Following the explosion of a pipeline in Shelby County, Alabama, on Monday, October 31, 2016, the state’s Governor Robert Bentley declared a state of emergency to run from November 1 through December 1, 2016, over concerns for the gas supply to much of the U.S. East Coast.
As Bentley explained in a released statement, the declaration will facilitate the application process for a waiver from the U.S. Department of Transportation’s Federal Motor Carrier Safety Administration to lift the usual federally-regulated limitation of hours a driver can transport gasoline.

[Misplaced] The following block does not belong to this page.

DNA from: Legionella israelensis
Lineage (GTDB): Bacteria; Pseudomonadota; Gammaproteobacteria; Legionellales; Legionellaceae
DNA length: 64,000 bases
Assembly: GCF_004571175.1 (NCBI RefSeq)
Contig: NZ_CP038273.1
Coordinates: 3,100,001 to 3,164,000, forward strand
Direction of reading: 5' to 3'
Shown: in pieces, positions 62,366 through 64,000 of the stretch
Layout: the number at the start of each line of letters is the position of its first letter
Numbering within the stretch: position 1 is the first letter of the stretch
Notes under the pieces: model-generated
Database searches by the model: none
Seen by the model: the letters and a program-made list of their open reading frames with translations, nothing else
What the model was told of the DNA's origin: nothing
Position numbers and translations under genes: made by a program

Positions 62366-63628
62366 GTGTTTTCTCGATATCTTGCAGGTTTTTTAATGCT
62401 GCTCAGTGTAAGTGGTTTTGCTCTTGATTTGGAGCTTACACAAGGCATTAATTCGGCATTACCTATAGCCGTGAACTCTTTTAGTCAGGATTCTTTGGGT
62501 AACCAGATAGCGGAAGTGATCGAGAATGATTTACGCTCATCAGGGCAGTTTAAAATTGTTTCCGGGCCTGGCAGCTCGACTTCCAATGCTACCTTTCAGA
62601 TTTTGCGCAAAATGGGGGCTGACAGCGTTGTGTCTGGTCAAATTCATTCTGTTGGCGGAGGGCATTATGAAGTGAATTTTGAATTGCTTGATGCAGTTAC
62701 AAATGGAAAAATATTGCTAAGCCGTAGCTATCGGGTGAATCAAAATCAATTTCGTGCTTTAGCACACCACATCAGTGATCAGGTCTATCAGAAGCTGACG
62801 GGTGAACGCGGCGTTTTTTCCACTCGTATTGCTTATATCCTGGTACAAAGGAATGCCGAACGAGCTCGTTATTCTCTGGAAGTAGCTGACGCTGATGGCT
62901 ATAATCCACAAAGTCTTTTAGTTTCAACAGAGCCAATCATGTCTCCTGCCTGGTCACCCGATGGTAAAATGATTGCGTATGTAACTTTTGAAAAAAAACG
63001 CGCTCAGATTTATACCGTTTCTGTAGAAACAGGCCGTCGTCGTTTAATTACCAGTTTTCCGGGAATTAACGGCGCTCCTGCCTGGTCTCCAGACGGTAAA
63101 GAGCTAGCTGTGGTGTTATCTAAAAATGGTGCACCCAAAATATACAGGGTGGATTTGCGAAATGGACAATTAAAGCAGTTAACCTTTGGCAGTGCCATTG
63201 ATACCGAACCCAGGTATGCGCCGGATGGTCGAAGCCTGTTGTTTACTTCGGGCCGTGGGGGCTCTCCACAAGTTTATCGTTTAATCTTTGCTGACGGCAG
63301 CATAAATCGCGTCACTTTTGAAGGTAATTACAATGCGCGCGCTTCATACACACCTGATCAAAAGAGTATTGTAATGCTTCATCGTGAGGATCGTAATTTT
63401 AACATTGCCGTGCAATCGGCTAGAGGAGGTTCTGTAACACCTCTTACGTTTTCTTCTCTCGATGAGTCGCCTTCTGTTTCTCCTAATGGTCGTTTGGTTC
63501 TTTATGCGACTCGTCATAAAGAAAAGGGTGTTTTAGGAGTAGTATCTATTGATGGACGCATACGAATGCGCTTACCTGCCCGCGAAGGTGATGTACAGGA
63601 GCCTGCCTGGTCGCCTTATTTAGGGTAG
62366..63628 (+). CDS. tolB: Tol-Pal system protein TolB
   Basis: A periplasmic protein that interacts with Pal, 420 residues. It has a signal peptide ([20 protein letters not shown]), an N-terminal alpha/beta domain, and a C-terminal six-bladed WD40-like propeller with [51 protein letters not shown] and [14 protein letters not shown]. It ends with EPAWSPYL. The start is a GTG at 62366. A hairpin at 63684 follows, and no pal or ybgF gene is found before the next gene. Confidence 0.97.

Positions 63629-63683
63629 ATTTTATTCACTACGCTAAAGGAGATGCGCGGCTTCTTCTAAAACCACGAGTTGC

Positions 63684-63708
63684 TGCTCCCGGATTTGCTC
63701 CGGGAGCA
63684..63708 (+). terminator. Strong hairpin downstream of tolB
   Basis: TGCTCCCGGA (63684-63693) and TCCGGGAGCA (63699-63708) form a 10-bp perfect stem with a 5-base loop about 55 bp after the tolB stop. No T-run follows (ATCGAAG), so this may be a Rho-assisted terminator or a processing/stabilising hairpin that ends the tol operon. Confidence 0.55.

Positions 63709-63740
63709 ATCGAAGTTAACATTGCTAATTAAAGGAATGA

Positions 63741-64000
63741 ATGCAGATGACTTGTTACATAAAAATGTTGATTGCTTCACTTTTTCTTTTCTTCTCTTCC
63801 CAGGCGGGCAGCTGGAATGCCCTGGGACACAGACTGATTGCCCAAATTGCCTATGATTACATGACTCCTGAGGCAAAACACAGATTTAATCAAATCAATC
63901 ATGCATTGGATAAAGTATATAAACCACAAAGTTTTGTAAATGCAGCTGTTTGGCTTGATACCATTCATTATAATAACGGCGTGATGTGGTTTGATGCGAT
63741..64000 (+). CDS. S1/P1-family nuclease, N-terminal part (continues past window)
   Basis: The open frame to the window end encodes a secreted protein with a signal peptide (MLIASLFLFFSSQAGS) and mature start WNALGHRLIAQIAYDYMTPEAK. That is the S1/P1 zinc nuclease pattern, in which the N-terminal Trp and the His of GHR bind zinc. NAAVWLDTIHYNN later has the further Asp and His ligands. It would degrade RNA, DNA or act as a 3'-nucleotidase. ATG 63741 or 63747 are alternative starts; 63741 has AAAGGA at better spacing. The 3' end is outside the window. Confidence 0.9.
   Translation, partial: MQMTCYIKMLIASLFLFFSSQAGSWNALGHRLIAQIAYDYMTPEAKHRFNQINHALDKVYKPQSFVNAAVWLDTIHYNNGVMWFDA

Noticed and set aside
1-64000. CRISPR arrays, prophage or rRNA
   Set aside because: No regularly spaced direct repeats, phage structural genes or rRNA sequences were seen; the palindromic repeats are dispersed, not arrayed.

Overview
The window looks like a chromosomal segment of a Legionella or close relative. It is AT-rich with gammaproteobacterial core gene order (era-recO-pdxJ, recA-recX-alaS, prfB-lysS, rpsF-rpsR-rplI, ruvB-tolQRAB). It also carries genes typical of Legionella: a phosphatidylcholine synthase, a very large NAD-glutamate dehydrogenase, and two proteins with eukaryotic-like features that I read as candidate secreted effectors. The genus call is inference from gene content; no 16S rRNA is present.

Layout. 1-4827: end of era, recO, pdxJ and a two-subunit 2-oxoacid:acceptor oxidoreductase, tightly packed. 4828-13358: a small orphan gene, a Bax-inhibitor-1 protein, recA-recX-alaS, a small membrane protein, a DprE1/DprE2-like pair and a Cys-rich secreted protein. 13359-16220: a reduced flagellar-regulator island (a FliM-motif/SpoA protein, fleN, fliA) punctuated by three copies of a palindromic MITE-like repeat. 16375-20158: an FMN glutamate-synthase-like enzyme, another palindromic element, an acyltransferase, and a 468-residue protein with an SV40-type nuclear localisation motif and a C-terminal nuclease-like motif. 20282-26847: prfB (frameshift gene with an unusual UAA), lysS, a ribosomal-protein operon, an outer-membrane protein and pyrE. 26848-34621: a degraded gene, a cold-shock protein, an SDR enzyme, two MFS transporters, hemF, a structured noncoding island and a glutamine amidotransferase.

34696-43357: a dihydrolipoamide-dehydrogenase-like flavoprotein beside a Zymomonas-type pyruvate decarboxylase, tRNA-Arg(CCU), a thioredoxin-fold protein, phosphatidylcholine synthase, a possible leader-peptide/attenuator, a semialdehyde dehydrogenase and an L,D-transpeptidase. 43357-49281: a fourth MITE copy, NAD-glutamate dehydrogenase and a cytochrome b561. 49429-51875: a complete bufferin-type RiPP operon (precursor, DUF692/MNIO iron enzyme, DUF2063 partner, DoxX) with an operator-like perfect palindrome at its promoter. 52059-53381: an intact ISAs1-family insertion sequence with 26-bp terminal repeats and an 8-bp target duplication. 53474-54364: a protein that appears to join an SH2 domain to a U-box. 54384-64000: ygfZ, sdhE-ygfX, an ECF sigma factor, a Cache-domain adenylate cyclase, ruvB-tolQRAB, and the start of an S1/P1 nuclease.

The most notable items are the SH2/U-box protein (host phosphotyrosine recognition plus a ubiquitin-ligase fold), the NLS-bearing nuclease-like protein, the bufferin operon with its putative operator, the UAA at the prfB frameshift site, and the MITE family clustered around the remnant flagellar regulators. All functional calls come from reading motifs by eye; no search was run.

The regulations currently in place limit a driver to drive no more than 60 hours for seven consecutive days or 70 hours for eight consecutive days (each individual motor carrier determines which of these two options their drivers will use.) A waiver of these limitations determined to be for the safety of both the truck driver and other drivers and vehicles on the road.
The pipeline in Shelby County, owned and operated by Colonial Pipeline, was ruptured when a crew performing maintenance struck the pipe with a trackhoe, with a resultant spark that ignited the then-escaping fuel. Colonial Pipeline shut down the pipeline that provides a major portion of gas and fuel distillates to the East Coast of the United States.
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